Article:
I’ve been getting ready for the wheelbarrow class in a couple weeks, including building some test wheels. Here’s a finished wheel:
Oops! Wrong photo! Here’s a finished wheel:
Well, at least the wooden parts are done – now it’s off to Peter Ross’s to shrink the tire on. Making wheels is really fun! I’ve learned a lot (I’ve only made a handful of wheels in my life). One of the best ways to learn is by watching people who know what they are doing, and the people who know the most are people working in a centuries-long craft tradition. There may not be wheelwrights like that in the states, I don’t know. Some other cultures tend to hold onto their traditions much longer than highly-industrialized America, so I’ve been video hunting on YouTube. This one made me realize that workbenches are mostly for people who can’t squat – the ground is a better bench than anything we can make:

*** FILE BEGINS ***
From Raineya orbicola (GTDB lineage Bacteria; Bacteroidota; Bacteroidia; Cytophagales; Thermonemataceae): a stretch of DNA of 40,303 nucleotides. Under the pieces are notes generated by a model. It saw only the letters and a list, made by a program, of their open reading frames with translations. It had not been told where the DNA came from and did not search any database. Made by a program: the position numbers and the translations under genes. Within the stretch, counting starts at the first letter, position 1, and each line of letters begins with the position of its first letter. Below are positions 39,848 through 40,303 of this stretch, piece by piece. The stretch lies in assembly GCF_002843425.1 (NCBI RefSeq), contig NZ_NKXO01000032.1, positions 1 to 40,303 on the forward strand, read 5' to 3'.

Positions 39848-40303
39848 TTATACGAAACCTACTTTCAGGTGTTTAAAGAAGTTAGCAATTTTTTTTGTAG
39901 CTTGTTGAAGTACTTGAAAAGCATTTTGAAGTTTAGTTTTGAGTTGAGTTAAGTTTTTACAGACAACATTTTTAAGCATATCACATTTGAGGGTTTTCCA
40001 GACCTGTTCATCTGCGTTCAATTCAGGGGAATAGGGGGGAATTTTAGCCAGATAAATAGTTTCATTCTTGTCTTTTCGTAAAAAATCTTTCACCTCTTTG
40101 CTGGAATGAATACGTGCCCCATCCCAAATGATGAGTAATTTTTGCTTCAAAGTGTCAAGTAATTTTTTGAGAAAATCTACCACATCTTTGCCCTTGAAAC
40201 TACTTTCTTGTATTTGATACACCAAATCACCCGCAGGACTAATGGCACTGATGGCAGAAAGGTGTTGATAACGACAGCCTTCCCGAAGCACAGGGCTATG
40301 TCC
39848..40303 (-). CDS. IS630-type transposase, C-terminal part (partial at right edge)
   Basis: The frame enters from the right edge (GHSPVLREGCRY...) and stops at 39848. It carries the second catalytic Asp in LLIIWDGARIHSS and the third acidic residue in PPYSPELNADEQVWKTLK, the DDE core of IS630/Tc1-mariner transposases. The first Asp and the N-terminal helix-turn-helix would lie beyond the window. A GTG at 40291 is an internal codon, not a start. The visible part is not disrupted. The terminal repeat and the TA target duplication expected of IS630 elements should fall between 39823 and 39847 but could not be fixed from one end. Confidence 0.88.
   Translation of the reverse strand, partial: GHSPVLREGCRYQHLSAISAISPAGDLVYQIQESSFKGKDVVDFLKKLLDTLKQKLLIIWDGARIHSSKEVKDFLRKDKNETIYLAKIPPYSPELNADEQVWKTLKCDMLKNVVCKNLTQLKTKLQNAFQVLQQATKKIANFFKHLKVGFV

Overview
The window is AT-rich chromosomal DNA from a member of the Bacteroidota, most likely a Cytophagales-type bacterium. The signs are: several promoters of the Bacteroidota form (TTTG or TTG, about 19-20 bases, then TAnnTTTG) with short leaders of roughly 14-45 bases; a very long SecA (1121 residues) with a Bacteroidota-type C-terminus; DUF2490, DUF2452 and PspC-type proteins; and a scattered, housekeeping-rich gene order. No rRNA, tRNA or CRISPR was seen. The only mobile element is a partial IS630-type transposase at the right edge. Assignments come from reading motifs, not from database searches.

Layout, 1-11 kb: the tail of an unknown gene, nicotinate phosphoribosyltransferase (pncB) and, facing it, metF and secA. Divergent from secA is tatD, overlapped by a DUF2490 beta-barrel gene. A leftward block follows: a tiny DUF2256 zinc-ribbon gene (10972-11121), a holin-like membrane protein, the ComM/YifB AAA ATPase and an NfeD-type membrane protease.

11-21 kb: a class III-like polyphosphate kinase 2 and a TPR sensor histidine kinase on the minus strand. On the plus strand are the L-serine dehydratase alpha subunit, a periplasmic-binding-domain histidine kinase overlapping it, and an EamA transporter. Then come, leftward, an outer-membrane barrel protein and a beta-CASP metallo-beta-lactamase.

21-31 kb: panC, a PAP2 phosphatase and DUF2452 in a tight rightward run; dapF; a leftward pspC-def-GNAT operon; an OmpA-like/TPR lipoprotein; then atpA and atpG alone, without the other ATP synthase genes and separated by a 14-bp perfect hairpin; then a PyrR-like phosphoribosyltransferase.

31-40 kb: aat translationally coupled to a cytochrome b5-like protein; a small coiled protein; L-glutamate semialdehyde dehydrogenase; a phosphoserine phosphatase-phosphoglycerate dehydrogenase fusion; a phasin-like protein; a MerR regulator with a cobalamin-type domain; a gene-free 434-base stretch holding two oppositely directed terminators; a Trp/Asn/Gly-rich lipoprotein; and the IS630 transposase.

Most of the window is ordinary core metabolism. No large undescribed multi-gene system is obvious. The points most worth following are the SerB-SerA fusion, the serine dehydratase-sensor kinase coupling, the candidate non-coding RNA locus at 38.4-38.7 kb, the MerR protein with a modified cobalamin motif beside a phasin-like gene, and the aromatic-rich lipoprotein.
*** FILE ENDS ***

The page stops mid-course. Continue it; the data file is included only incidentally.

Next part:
Pretty amazing work, without many measurements. In fact, there’s so much skill in this video that there’s not much to see; just a guy squatting on the ground, chopping. The way they put the tire on is plenty of show for the whole video, however.
This video was highly enlightening:
The best part is at the 11-minute mark: after chopping the hub mortises and cutting the tapering spoke tenons (complete with locking notches), they boil the hubs in a vat, then drive the spokes into the softened hub. The hub must mold itself to the shape of the spokes, locking the spokes in place. Amazing! Makes me wonder if some of the locking joints that have puzzled me for so long on 18th Century ladderback chairs were boiled in a similar way. I must try it.
I love learning!